Tally: 44/50

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Final Thoughts

            I really think the best experience here, much like Motley Crews and the breweries, is to head down to Donnie Dirk’s, grab a basket of your favorite thing to snack on at the bar, and enjoy with one of their fun cocktails. Zombie Bitesare obviously at the top of my list, many other are obsessed with the Mex-Rollsso I think they’re as much a viable suggestion here.

            That doesn’t mean they aren’t a great option on the street. Though I haven’t had it yet, the Cactus Pear Lemonadeis near the top of my list for Food Truck Drink Options (it’s actually unique… hopefully it won’t go the way of the overused Hibiscus trend). Plus the Meltiesare strong, stable street food carry items with a unique package (compared to other options we have so far). They’re all good, but I feel like the Beefwould be my favorite.

Asian Invasian

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http://asianinvasiontruck.com/

https://twitter.com/AsianInvasionTr

Main Location:St. Paul, Etc

            I’ve somewhat discussed the idea of trucks coming into business during the fall season, right after the busy summer has ended and gliding into the hard, hard winter months. How some of them make the decision is a mystery to me; how they actually survive to the warm weather is spectacular (we do make ‘em hardy in Minnesota don’t we?). So it’s interesting to see if and when anything happens during this season, to both the old and new guys, and any evolution that may happen as the snow falls and melts as it does.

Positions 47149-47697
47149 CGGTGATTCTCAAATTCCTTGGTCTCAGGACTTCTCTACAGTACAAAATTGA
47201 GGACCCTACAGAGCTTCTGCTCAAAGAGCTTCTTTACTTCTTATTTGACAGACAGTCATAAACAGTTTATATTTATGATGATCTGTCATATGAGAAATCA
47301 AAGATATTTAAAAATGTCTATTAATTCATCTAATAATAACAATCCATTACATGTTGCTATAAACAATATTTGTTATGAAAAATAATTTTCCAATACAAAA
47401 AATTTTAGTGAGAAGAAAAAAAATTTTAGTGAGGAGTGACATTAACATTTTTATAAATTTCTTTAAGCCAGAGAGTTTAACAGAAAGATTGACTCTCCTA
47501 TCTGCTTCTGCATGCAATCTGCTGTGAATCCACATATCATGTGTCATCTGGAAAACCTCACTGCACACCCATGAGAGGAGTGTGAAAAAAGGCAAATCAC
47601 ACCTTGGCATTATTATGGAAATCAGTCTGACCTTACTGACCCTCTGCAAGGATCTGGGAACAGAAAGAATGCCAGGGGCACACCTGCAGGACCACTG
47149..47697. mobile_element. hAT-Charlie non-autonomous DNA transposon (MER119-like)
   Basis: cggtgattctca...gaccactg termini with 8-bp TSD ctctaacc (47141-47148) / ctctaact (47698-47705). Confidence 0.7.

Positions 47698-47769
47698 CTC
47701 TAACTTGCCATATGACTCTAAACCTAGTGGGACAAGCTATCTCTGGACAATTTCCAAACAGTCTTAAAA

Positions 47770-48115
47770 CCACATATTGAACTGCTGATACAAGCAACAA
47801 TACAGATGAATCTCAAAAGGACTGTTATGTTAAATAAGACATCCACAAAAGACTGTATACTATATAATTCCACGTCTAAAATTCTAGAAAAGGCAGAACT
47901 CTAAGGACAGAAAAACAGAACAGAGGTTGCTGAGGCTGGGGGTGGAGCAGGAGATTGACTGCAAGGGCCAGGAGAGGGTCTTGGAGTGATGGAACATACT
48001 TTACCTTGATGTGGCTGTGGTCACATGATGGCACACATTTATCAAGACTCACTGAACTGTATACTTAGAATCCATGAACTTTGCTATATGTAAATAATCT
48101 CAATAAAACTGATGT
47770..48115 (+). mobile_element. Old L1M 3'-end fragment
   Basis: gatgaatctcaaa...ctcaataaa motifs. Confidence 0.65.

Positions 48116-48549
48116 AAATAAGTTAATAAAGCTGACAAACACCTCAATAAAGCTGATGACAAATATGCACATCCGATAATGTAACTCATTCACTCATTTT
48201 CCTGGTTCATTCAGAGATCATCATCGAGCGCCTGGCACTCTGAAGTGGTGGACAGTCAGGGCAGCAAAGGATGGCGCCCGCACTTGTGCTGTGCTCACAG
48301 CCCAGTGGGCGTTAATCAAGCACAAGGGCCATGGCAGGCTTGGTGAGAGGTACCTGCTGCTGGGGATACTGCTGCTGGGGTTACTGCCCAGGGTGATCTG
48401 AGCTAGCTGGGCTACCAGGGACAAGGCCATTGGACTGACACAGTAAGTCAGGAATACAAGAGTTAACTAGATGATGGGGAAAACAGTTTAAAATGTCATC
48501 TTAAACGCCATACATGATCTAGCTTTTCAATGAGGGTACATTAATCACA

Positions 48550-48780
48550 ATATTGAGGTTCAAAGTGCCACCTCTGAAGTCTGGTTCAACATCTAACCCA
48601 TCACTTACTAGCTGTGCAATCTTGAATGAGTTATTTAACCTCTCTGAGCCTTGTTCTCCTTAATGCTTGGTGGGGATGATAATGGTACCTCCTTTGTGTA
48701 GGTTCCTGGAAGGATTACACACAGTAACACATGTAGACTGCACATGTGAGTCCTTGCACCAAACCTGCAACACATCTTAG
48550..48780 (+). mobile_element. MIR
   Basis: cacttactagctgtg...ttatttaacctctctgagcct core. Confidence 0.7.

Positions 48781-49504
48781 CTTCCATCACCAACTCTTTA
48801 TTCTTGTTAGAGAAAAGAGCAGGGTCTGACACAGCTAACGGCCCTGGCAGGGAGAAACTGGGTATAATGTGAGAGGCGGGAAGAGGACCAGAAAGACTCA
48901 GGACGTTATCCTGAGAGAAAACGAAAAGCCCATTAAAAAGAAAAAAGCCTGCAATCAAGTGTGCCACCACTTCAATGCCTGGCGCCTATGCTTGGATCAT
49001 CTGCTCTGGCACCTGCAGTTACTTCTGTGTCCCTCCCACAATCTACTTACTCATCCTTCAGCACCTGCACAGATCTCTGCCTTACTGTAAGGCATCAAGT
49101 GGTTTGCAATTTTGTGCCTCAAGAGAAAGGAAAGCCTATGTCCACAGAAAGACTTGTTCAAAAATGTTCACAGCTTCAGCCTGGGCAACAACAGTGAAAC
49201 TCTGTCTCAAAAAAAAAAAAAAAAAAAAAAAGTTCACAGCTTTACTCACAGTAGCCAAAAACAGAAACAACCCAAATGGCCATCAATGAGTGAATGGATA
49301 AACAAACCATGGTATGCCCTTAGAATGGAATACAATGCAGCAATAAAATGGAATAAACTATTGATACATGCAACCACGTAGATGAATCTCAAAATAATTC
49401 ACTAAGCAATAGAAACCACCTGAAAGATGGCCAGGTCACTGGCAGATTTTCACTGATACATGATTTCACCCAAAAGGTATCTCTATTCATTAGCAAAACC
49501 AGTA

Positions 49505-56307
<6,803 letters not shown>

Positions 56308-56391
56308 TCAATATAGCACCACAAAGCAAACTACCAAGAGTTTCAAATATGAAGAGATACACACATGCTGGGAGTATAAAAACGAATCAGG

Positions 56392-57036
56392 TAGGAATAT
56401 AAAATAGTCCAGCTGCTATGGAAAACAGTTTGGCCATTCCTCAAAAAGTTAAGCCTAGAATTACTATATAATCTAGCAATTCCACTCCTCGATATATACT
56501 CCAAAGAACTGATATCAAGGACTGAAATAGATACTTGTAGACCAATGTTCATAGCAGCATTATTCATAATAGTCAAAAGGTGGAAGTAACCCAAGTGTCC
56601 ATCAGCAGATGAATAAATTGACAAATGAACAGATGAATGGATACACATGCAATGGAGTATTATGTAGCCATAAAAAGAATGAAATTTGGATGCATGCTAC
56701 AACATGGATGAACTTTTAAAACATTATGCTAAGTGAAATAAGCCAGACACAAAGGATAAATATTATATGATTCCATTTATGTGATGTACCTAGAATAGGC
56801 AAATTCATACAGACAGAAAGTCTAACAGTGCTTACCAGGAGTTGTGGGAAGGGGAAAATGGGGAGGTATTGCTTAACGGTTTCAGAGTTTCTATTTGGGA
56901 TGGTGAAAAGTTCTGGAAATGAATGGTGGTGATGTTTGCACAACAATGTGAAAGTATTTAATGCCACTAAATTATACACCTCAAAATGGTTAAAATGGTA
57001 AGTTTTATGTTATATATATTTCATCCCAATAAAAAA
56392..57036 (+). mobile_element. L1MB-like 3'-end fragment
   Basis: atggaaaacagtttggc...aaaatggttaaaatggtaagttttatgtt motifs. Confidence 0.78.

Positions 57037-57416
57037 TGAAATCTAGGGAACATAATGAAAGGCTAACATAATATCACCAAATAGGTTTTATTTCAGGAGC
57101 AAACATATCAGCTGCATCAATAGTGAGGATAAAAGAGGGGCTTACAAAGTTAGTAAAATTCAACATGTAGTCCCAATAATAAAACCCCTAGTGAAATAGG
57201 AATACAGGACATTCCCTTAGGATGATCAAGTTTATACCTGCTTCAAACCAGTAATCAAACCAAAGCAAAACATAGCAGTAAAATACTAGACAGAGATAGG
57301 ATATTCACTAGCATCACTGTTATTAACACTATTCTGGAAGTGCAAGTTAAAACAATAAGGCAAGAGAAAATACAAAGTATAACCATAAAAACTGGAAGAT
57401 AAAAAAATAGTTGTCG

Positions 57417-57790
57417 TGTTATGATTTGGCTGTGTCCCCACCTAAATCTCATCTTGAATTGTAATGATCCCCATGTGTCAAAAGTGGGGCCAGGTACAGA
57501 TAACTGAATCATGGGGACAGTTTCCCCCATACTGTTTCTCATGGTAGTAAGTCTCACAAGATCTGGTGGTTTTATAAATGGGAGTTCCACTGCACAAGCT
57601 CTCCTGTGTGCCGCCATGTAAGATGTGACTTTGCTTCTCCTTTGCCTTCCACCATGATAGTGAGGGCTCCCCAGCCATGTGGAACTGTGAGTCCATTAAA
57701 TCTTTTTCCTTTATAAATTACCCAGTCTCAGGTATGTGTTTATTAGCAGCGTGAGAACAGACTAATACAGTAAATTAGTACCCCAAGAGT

Coming into the fall of 2013, Asian Invasianhas easily survived the harsh winter with high popularity. Before year’s end, their bulgogi taco had already earned a spot in Citypage’s Top 100 Foods of 2013. Whether this is a result of, or one of the main factors in, their late-season survival I am not sure, but it certainly is something to say isn’t it?

            As the name suggests, Invasian deals in all items Asian-themed, mainly the more “well known” (or cliché) dishes from the big mainland countries. Dining options vary from rice bowls of Chinese Sesameor Lemongrass Chicken, Indian Pork Curry, and Chicken Fried Rice to Korean Bulgogi(short ribs) wrapped in Tacos. Vietnamese Pulled Pork Bahn Mialso makes its appearance, alongside with those iconic fried Egg Rolls and Wantons. My particular travel also saw a couple Hot Dog based “specials;” whether they often offer asian-flavored wieners is as yet unsure, but it’s a consideration.

            In reality I have yet to finish my travels to this particular mobile operation, as the main object of my desire had been unknowingly snatched away from me after ordering. That said I figure I have enough of an idea of them so far, and I will surely update if needed once I wrap my fingers around that beefy goodness.